Category: Mexico


When movies are shot on paper-thin budgets but go on to be massive successes anyway, it gives heart to independent film-makers around the world that you don’t need a studio-sized checkbook to make an appealing movie that others will want to see. Whether that’s Paranormal Activity, Clerks, or The Blair Witch Project, there are plenty of great examples of accomplishing a lot with very little (Paranormal Activity was first shot in 2007 on a $15,000 budget and now it’s one of the most profitable films of all time). 1992’s El Mariachi was very profitable if not a huge box office smash (it made around $2 million compared to the $7,000 it required to shoot it), but it’s success is notable for an entirely different reason. With a movie financed almost entirely by taking part in a medical research study, Robert Rodriguez (The Faculty) shot himself to international superstardom as a filmmaker and it only got better from this impressive debut.

Although it will become somewhat clear that I have nothing but the utmost respect for Robert Rodriguez and El Mariachi, that respect is primarily related to how professional this film is able to feel despite the fact that Rodriguez had never made a feature-length film before, shot the movie entirely in single takes, and made it for a grand total of $7,000. Because, at the end of the day, El Mariachi is a B-movie at it’s heart (though, let’s face it, all of Rodriguez’s films are), and if this same movie were made on a budget of over half a million dollars, people would probably laugh in his face. But, the film was shot for $7,000 and for someone who struggled to shoot a five minute short film on a literal $0 budget with film-making tools given to me for free, it’s impressive to an absurd degree that Rodriguez was able to make this film.


When a white gangster, Moco (Peter Marquardt) in Mexico double-crosses a vengeance-fueled Mexican hit man, Azul (Reinol Martinez), an all-out war breaks out between Moco’s men and the one-man death army known as Azul. Azul’s MO is to wander around as a traveling Mariachi but he secretly keeps his stash of weapons hidden inside his guitar case to be able to be pulled out at a moment’s notice. And this spells trouble when an actually mariachi, known only in the film as El Mariachi (Carlos Gallardo), stumbles into town just looking for a job and a place to play his music. But when a case of mistaken identity leads to El Mariachi being mistaken for Azul, El Mariachi becomes the prime target of Moco’s men and though he flees to the safety of a saloon ran by the beautiful Domino (Consuelo Gomez), that only spells more trouble for himself and his unwilling savior.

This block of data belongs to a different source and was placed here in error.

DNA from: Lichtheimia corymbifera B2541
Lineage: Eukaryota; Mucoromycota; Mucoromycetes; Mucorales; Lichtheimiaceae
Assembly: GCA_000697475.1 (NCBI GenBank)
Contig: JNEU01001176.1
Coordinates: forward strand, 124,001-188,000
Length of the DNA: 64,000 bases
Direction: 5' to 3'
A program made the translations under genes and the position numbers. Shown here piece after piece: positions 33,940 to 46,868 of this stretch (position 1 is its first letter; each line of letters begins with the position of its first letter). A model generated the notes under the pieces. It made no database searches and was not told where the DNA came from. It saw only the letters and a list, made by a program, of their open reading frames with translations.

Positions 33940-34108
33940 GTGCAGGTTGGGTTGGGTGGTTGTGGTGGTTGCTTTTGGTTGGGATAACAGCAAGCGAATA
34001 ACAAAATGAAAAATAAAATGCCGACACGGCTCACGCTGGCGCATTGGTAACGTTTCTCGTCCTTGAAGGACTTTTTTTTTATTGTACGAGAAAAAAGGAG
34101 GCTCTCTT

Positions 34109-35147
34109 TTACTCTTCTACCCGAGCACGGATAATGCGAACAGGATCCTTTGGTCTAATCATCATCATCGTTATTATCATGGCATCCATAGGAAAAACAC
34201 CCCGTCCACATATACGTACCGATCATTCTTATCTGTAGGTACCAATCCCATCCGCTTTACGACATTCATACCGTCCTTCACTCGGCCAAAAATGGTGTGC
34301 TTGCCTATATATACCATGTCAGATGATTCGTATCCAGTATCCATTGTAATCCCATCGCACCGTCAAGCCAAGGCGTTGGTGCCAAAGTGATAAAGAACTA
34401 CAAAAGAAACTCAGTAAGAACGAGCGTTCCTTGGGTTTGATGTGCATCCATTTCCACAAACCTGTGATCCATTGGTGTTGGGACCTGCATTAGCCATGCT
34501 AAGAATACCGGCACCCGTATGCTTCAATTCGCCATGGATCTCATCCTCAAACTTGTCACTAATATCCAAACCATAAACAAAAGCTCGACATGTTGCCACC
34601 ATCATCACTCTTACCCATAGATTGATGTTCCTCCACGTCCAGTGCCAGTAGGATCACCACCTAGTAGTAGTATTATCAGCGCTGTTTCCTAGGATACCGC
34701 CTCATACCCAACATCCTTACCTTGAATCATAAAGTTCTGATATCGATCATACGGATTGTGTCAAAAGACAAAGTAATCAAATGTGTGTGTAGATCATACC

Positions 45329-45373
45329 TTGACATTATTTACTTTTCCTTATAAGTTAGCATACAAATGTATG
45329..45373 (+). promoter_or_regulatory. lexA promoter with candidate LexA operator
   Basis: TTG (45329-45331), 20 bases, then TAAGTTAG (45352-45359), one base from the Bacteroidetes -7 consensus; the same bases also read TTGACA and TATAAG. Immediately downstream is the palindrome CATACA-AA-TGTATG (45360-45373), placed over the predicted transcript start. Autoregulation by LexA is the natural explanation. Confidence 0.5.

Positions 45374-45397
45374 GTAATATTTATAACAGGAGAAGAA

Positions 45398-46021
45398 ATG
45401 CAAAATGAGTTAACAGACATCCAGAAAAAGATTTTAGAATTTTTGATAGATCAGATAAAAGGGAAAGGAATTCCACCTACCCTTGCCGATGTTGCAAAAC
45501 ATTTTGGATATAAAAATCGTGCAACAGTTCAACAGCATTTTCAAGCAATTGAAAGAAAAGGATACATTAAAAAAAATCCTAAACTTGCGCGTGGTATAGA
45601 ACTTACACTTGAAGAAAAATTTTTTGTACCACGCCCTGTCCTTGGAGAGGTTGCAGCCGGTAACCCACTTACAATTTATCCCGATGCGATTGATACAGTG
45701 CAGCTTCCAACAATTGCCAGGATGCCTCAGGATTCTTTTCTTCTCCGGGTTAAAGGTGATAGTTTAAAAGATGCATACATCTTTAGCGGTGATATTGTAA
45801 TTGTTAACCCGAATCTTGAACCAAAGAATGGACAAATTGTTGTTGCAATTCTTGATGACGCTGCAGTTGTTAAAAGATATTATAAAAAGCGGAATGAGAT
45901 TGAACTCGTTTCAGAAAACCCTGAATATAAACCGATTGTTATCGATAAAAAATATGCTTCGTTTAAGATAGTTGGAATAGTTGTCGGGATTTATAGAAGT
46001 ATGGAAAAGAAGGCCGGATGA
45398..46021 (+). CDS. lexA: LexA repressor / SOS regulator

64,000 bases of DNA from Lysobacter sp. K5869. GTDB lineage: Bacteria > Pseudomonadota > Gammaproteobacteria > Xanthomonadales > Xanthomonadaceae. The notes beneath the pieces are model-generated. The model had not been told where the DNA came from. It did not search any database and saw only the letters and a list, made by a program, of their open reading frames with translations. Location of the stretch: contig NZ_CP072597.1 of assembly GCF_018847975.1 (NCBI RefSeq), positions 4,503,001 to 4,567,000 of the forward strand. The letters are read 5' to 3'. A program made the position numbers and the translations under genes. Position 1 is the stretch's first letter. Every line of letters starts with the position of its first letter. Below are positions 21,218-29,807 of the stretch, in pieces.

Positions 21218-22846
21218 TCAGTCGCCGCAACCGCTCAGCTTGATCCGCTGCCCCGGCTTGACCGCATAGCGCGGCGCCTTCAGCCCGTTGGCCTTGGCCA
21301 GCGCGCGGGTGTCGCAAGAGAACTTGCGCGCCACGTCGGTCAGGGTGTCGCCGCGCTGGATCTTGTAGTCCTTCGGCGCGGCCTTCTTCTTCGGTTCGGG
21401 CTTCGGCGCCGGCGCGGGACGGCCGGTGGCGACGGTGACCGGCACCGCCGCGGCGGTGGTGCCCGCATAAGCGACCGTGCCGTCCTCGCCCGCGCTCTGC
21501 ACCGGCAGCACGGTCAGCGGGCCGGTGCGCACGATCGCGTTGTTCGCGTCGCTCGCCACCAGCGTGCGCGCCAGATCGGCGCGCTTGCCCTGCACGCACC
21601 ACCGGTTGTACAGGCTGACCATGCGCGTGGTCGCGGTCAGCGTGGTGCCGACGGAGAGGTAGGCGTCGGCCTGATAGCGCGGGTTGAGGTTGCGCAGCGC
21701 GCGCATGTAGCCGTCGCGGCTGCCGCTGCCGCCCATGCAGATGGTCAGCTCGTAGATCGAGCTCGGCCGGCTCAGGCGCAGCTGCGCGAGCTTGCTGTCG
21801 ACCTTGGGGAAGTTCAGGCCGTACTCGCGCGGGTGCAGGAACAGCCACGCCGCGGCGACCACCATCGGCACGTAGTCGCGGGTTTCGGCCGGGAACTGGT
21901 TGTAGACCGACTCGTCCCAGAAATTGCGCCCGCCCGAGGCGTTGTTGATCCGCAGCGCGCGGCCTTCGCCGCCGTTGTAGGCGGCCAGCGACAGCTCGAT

I won’t waste your time harping on any of the performances of the principal actors because none of them are worth praise (though Carlos Gallardo seemed like he had potential. It was a shame his career never really took off after this film). Instead, what’s impressive is Rodriguez’s ability to tell a mostly compelling action story (that was a fun spin on the classic North by Northwest tale of mistaken identity) with so few tools at his disposal. Even this early on, Rodriguez’s talents as a pop auteur were on full display and even as a neophyte, Rodriguez already had a mastery of pacing and editing. In fact, it’s the editing of the film that I often found the most impressive because as someone who’s written, directed, shot, and edited a film, editing is without question the hardest part.


I’ll keep this review extra short cause it’s been a couple days since I’ve watched it and other than being a feat of budget wizardry, there’s not a hell of a lot to say about El Mariachi other than how enjoyable it remains even 21 years later. There’s nothing deep about this movie. It’s an action movie centered around a case of mistaken identity that happens to feature a surprisingly sympathetic hero and love interest. If you aren’t a fan of B-Action films, knowing that Robert Rodriguez made this movie on a shoe-string budget won’t make you like it more. But, for those who have a soft spot in their heart for camp, El Mariachi is a delightful exercise in independent film-making and a fascinating insight into the formative years of a star who is one of the most talented popcorn filmmakers out there today.

Final Score: B


(A quick aside before the real review. Somehow, even though I’ve reviewed well over 250 films so far, I haven’t reviewed a Mexican film yet. That’s craziness. This will be my first. It was pretty good so it was a great way to inaugurate Mexico into Hot Saas’s Pop Culture Safari)

As a picky eater and a romantic skeptic, a foreign romance hyped as a richly combined pastiche of sumptuous feasts and sexual symbolism didn’t really seem up my alley. Like several of the films I’ve covered on this blog, this was one of those instances where I’m happy to report my preconceptions couldn’t have been more wrong. A highly erotic and sensual tale of forbidden love fused with the literary school of magic realism as well as high tragedy turned Like Water for Chocolate into a fantastical peek into the cultural mores of early 20th century Mexico and a tale of star-crossed lovers that would make the Bard proud. While it may not rank among the greatest of cinematic romances, it is a constantly charming and heart-warming tale that can melt the heart of even the most jaded in the audience (though it’s heroes aren’t always incredibly likeable).